Top of the table for customer service is an enviable place to be for telecoms providers. In a sector plagued with low customer trust, being placed alongside top companies for customer service across all sectors is no mean feat. In the mobile market, traditional providers are now competing with smaller, newer companies to retain their market share
Several newer mobile providers have beaten the odds to get consistently great feedback from customers. Giffgaff, Asda Mobile and Tesco Mobile topped a customer satisfaction survey by Which? earlier this year (with scores of 79%, 72% and 70%). EE and Vodafone were in the bottom three, both with scores of 49%. These levels of satisfaction are particularly surprising given the limited customer service that some newer telecoms companies offer, and the fact that their coverage is no different from the main providers. Giffgaff’s model is particularly lean - with no call centres or shops, advice and support is only given through member-run online forums.
How have newer brands made this work? And what can larger existing companies learn from these differences?
Challenger brands know their customers
Customer service model alone is not the only reason challenger telecoms companies have higher customer service ratings. Their small size and ability to target a specific customer base from the off give newer brands a head start in customer service. With an online-only support service, giffgaff isn’t for everyone. But with online-only sign up, customers know the expectation and can use this as their baseline when they assess whether their needs have been met.
The ultimate goal – channel consistency
One area that challenger brands can focus on – and succeed in – is channel consistency. The ways in which customers interact with brands are becoming more diverse over time. Larger telecoms companies are now expected to offer support over the phone, via social media, on their website and in shops. The ultimate aim for companies is to be able to offer a consistently good customer experience to all customers, regardless of how they contacted the company.
It’s hard. And existing brands will find it difficult to provide consistent service due to broad customer bases, legacy systems and M&A integrations. In a way, giffgaff has cheated – channel consistency is a lot easier when you only have one channel. Tesco Mobile, however, has high levels of customer satisfaction despite having multiple customer service channels. Being part of a large national chain with many centralised systems helps Tesco Mobile punch above its weight in the TMT sector – and shows there may be opportunities for TMT to learn from the retail sector when it comes to customer service. They’ve also kept up to date with changes in customer needs since their inception in 2003 - their focus on creating the right tone and level of interaction for their Twitter channel has not gone unnoticed.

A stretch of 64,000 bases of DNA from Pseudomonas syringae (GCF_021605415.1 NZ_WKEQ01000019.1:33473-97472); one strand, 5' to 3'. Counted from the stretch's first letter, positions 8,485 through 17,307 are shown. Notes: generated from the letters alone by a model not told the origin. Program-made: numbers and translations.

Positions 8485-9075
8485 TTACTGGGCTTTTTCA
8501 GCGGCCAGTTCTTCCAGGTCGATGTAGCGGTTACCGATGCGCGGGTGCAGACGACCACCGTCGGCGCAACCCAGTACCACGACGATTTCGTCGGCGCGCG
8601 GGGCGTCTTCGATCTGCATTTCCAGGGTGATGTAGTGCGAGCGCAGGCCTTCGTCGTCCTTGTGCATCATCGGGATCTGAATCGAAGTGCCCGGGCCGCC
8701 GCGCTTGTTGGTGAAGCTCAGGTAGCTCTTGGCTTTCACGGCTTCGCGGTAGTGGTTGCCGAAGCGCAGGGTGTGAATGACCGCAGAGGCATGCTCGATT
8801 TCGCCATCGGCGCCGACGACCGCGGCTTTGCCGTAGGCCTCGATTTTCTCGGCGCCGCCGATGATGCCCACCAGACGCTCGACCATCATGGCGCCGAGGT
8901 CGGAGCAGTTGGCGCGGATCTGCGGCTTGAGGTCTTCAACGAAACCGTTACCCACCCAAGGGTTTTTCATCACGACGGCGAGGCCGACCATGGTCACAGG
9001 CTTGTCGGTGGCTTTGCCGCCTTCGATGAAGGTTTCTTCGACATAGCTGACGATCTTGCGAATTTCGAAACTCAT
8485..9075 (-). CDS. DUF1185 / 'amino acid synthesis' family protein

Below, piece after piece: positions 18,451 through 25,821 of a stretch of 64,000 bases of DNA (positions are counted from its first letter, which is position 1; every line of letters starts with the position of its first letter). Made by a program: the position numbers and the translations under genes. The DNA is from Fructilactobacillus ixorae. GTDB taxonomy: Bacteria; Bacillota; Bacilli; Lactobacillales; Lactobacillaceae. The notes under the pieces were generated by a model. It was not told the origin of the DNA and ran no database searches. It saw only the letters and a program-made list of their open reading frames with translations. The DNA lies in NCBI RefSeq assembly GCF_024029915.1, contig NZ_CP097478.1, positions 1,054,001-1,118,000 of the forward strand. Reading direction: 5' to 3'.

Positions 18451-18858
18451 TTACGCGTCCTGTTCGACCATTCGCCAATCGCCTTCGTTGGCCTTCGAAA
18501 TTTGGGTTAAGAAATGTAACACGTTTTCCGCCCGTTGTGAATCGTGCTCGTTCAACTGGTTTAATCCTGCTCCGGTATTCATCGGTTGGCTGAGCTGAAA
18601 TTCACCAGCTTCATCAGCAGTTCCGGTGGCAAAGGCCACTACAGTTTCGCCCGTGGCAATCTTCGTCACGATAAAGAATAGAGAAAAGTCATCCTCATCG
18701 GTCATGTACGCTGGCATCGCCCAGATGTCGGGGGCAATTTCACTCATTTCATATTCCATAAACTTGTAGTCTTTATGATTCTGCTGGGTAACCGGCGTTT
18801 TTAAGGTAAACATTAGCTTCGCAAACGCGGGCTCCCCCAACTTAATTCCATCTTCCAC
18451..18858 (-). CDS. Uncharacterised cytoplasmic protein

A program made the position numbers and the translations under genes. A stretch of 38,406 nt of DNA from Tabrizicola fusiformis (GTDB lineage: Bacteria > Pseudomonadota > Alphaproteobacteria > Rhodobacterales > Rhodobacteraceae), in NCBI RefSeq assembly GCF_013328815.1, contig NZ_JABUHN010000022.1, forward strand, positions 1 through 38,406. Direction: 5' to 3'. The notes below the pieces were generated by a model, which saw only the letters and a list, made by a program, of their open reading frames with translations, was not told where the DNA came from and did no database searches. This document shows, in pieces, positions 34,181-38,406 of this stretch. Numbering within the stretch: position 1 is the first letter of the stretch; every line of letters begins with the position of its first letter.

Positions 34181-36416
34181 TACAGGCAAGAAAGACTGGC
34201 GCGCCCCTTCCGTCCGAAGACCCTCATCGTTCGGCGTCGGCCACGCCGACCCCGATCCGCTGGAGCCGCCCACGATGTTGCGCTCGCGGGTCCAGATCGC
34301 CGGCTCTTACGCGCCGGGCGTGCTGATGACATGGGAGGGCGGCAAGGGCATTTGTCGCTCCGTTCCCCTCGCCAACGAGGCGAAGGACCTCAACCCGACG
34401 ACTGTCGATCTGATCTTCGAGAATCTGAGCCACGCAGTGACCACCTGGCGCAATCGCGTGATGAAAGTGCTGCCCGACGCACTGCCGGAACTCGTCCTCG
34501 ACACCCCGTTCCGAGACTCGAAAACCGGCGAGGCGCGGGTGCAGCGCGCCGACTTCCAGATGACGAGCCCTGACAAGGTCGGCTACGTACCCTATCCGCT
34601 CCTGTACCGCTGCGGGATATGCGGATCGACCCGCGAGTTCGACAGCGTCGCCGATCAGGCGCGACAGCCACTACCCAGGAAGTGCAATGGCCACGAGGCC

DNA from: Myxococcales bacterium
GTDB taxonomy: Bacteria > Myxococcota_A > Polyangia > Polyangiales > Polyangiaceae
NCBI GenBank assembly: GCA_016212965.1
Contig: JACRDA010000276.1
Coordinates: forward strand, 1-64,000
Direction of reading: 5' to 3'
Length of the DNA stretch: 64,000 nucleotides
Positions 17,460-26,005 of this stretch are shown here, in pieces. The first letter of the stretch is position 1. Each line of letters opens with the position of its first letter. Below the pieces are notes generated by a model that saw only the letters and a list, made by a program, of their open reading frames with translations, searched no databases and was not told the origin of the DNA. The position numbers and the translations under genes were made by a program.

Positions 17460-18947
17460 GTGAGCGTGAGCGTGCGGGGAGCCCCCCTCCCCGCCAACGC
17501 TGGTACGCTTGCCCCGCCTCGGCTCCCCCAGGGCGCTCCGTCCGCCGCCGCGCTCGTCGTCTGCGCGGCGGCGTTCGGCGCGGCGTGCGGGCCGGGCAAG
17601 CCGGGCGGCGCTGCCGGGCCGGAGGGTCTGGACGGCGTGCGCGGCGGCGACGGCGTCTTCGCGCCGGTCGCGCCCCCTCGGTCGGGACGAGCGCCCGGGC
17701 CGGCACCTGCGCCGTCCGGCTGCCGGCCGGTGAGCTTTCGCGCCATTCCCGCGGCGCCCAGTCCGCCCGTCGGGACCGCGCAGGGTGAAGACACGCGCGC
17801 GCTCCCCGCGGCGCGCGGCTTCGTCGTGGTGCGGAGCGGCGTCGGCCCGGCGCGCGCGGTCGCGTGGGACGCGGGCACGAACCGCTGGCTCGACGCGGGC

Embedding customer within the strategy for success
Moving from a siloed, separate customer service model to an omnichannel approach (one that is consistent and integrated across all channels) won’t be easy and won’t come cheap. But getting it right will be worth every penny. Customers will start to trust channels they wouldn’t have previously used and more queries will be resolved first time round due to consistency of information.
To drive consistency across multiple customer service channels, telecoms companies need to understand their customer base and ensure customers know what to expect. Customer touch points need to provide personalised and relevant information, and companies should work to understand which customers use particular channels and when they use them to target training needs. For example, if customers only tend to phone when they need an issue fixed urgently, training for call centres should focus on issue resolution and delivering positive outcomes. Understanding customer expectations for each channel will help companies focus investment and see the biggest improvements in customer service outcomes.
The road ahead
Channel consistency is key to customer service. Although it may not be wise for established brands to copy the lean models challenger brands have in place, they can still learn a lot from their approach. Understanding how to effectively engage customers and how they use products, services and channels will support alignment and consistency across customer interfaces. Lowering or simplifying expectations is not an option for existing companies. Instead, they will need to learn to be smarter and embrace omnichannel interactions. Get ready for a challenging but rewarding road ahead.
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